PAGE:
How can gaps become manifest without white noise? When it's all filled in, when there are no more 404s, when the links loop us back or just repeat, when the wait time is nil, when Amazon and You Tube and iTunes knows what we want before we do, how can the gap introduce itself?
Mediation is not the problem. Representation is not the problem. Rather, media is immediate, reactions proceed actions. Someone's always there--Facebook, Twitter, somewhere.
One way: the stutter, the glitch (like in the Matrix), the unexpected repetition, the double take. And the thing is, the gap or obstacle has to be more than that which catches us in our looking: we are already mesmerized by our spectatorship. We already think that we are active spectators, creative speakers, political spectators, hence we mistake looking for making, seeing something happen with making something happen.
The mashed-up recombinant field depoliticizes juxtaposition, irony, satire, gesture, bricolage, montage. The fact of fragmentation--nose job, implants, great legs!, partial objects--already means that the problem isn't naturalized wholes, the constraint of narrative, the givenness of relations that present themselves as logical. Fragments, segments, samples, pieces--parts without sums. Recombination: just another option or opinion. What else is out there?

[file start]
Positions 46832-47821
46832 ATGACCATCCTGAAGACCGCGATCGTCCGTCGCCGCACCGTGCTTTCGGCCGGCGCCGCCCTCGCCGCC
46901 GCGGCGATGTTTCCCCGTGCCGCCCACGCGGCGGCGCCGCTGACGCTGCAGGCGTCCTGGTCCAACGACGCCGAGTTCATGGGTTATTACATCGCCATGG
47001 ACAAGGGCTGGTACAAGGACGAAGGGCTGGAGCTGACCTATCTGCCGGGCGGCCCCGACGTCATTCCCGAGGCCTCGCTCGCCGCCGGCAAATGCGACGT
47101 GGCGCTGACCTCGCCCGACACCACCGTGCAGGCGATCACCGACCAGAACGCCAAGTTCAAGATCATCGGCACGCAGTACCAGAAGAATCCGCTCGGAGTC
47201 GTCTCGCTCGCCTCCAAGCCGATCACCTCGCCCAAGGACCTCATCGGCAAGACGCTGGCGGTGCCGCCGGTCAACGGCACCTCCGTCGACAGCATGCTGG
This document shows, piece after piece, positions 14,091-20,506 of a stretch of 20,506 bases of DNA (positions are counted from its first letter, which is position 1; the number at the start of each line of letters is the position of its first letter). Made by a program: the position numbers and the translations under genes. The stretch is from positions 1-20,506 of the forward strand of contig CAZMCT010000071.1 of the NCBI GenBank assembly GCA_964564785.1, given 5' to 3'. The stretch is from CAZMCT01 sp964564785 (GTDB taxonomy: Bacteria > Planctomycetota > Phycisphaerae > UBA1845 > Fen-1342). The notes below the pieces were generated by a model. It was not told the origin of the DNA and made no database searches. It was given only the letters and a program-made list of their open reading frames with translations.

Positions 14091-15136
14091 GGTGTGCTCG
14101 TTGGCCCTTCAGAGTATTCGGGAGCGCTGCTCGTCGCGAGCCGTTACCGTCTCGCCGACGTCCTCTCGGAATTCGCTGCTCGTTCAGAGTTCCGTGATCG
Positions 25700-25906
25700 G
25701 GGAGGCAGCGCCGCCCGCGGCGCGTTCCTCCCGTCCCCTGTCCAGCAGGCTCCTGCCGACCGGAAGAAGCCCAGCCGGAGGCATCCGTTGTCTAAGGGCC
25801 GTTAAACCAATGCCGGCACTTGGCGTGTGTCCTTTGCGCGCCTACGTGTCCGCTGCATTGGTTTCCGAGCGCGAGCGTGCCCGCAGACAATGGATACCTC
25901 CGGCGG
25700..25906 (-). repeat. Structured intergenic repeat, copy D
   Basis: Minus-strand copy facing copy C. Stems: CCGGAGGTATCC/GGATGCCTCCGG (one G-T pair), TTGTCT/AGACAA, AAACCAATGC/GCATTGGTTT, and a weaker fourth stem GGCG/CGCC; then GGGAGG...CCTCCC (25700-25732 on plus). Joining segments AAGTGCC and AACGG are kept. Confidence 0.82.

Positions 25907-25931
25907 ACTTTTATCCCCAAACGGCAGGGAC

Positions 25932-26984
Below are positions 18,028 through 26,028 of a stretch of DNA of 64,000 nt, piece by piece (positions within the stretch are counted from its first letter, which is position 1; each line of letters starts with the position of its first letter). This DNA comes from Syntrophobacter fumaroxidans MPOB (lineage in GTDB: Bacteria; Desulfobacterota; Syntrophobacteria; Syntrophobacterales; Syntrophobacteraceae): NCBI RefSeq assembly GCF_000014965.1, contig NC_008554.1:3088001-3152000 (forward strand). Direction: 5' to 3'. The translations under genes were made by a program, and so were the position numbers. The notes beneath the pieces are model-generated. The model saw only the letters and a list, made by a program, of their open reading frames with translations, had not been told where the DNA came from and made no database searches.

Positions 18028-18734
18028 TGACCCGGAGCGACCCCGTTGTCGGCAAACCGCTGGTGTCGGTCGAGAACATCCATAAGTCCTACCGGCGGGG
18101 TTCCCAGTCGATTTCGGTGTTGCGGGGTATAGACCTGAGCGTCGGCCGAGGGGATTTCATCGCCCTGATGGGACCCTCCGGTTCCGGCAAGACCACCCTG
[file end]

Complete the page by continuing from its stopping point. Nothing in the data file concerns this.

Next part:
Breaking out of the drive that captures us in our self-reflection--that's the challenge,
I saw this in the NYT yesterday: www.nytimes.com
Mr. Walk’s team meets weekly to discuss tweaks to YouTube’s software. During a recent meeting, a small group of engineers and user interface designers were brainstorming what might be the next big step in the site’s evolution: pages that would immediately begin playing a stream of clips tailored for a user, instead of offering lists of suggested videos. The idea is to push more videos at users in the hope of allowing them to abandon the keyboard and increasingly experience YouTube from the couch.
“On YouTube, every 45 seconds, you are stuck at a decision point,” Mr. Davidson said. “Any time there is a decision point, people may leave. We don’t want to take out the interactivity, but the default user experience should be a lot easier.”